Currently the Team leader, III-V materials and devices team (Tyndall Photonics), Brian’s exceptional contributions have been widely recognized and he is the recipient of a number of awards for his work including the INTEL Outstanding Researcher Award (2013) and Knowledge Transfer Ireland impact award (2017).

During his time at Tyndall, he has been instrumental in the creation of two successful startups, Eblana and InfiniLED. The latter was acquired by Facebook’s Oculus division last year.

Impact Award:

Anthony Morrissey

 

Anthony joined Tyndall (then NMRC) in 1993, and spent fourteen years researching a range of technologies. His work with fellow researchers at Tyndall on ‘Microneedles for Medical Applications’ put Tyndall on the global stage in this emerging technology.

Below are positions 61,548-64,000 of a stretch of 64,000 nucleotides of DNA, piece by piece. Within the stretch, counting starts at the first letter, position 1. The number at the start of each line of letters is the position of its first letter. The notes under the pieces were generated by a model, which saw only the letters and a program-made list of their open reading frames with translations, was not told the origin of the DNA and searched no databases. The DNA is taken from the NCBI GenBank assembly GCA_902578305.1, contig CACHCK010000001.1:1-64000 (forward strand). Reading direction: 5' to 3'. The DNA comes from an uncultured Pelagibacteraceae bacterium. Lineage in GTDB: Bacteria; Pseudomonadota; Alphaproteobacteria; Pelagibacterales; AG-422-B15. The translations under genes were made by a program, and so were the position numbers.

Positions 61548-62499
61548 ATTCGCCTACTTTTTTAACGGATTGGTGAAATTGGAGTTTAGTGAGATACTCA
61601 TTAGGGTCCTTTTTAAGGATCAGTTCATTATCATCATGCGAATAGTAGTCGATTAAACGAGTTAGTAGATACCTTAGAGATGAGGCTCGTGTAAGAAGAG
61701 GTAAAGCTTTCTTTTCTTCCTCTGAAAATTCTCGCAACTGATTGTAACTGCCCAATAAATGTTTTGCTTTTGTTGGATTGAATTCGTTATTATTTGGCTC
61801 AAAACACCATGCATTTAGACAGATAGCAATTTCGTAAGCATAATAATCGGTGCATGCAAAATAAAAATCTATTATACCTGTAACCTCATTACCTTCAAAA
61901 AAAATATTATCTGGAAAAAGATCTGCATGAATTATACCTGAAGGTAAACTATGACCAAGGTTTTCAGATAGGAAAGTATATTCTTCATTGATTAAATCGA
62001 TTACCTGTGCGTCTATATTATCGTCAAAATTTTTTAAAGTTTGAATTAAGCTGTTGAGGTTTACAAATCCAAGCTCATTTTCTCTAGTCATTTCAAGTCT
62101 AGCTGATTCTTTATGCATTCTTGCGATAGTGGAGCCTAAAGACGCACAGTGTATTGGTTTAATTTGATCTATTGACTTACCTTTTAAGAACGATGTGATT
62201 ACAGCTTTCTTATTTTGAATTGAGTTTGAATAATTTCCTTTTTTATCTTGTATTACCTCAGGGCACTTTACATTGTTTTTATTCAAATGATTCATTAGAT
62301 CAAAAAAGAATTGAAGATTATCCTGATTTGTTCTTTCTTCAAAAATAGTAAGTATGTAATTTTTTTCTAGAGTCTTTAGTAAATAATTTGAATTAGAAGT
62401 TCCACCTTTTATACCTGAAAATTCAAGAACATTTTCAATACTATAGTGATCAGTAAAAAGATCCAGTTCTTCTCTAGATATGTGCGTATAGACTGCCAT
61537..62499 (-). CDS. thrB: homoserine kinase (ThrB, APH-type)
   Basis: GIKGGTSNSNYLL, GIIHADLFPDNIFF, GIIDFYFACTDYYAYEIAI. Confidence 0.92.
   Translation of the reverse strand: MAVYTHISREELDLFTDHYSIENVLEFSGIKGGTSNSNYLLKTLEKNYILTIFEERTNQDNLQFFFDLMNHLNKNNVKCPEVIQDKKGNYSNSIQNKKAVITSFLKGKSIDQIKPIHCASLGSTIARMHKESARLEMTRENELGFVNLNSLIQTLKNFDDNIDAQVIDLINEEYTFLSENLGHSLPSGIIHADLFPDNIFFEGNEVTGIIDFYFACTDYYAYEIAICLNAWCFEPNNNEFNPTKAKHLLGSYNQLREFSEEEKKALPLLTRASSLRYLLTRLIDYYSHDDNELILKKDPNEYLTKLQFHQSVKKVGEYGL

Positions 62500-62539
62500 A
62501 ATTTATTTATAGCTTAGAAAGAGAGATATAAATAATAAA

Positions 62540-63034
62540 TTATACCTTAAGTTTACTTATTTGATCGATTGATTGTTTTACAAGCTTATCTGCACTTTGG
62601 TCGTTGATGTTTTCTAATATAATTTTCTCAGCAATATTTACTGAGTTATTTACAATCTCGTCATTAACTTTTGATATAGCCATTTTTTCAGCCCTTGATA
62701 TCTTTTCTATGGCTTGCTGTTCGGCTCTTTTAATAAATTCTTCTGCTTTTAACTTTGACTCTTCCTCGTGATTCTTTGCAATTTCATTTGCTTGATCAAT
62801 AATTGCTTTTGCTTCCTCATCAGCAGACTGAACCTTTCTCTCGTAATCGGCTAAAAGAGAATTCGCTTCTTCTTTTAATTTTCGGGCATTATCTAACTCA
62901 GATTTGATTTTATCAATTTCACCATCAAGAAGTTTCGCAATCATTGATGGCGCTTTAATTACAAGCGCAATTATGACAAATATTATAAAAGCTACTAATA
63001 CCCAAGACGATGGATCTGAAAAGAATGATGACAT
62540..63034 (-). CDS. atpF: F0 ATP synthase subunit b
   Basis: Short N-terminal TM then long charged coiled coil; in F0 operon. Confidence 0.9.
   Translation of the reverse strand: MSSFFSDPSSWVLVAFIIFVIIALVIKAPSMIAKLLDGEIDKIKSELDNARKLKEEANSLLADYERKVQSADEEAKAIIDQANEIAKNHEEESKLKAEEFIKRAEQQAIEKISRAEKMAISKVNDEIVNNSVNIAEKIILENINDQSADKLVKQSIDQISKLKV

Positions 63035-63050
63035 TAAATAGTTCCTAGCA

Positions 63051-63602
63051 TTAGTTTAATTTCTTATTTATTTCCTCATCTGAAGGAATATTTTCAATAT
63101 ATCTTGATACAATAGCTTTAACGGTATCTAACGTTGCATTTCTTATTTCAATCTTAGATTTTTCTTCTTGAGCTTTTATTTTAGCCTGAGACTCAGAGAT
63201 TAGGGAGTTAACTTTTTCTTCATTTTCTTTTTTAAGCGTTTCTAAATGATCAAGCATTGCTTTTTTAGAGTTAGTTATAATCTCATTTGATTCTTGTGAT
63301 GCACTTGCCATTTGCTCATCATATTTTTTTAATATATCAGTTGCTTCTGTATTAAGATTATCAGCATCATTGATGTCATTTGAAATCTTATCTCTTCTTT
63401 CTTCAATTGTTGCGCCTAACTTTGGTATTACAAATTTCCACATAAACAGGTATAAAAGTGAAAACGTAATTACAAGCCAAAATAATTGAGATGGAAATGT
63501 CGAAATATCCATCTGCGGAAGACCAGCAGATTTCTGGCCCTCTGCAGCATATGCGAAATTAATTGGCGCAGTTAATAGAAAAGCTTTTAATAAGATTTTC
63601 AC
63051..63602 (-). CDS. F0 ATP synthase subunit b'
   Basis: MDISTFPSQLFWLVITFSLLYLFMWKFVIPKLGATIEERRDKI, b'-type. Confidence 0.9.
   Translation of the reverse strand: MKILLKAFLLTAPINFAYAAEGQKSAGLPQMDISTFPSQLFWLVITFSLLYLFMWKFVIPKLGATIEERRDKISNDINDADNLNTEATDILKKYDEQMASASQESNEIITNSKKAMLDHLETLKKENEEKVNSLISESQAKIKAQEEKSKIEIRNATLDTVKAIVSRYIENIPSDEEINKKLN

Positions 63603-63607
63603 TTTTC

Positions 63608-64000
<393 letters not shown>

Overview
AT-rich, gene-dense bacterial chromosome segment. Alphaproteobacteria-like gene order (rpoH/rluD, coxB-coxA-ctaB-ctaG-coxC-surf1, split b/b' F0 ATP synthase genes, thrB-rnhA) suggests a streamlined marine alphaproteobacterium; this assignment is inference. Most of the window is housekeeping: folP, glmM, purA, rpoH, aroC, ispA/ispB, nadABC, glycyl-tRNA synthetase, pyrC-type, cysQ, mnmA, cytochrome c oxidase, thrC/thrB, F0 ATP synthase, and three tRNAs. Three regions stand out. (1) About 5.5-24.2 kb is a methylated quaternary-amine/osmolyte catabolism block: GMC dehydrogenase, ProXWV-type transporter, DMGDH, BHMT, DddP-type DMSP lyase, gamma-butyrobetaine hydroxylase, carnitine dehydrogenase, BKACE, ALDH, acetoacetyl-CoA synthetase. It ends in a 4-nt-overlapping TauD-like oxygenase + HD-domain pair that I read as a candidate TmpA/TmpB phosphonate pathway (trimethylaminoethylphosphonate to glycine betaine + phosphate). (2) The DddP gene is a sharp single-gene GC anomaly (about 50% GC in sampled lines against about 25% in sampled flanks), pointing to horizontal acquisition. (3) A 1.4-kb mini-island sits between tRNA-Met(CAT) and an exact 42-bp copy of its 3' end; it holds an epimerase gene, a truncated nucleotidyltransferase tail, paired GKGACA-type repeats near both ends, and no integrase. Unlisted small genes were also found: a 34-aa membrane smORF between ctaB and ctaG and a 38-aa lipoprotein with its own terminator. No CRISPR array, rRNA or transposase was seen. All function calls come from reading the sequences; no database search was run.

In 2007, Anthony joined the newly established Office of Technology Transfer (TTO) in UCC. In 2013, he became Manager of the SFI INFANT Centre which he helped to found. Under his leadership, INFANT became the fastest-growing Research Centre in Ireland at the time, resulting in close to 100 staff & students before he returned to TTO in 2015.

Currently, Anthony is TTO Case Manager for ICT research. He manages IP commercialisation, and industry collaborations for Tyndall, UCC, the SFI Centres IPIC, CONNECT and AMBER, and the EI-IDA Technology Centres MCCI and GRCTC. 

Last year, he was a key contributor to the successful Facebook acquisition of Tyndall spin-out InfiniLED.

Anthony is widely recognized as a tireless and pro-active champion of the value of Intellectual Property and its impact on society and the economy.

Research Supervisor of the Year:

Fatima Gunning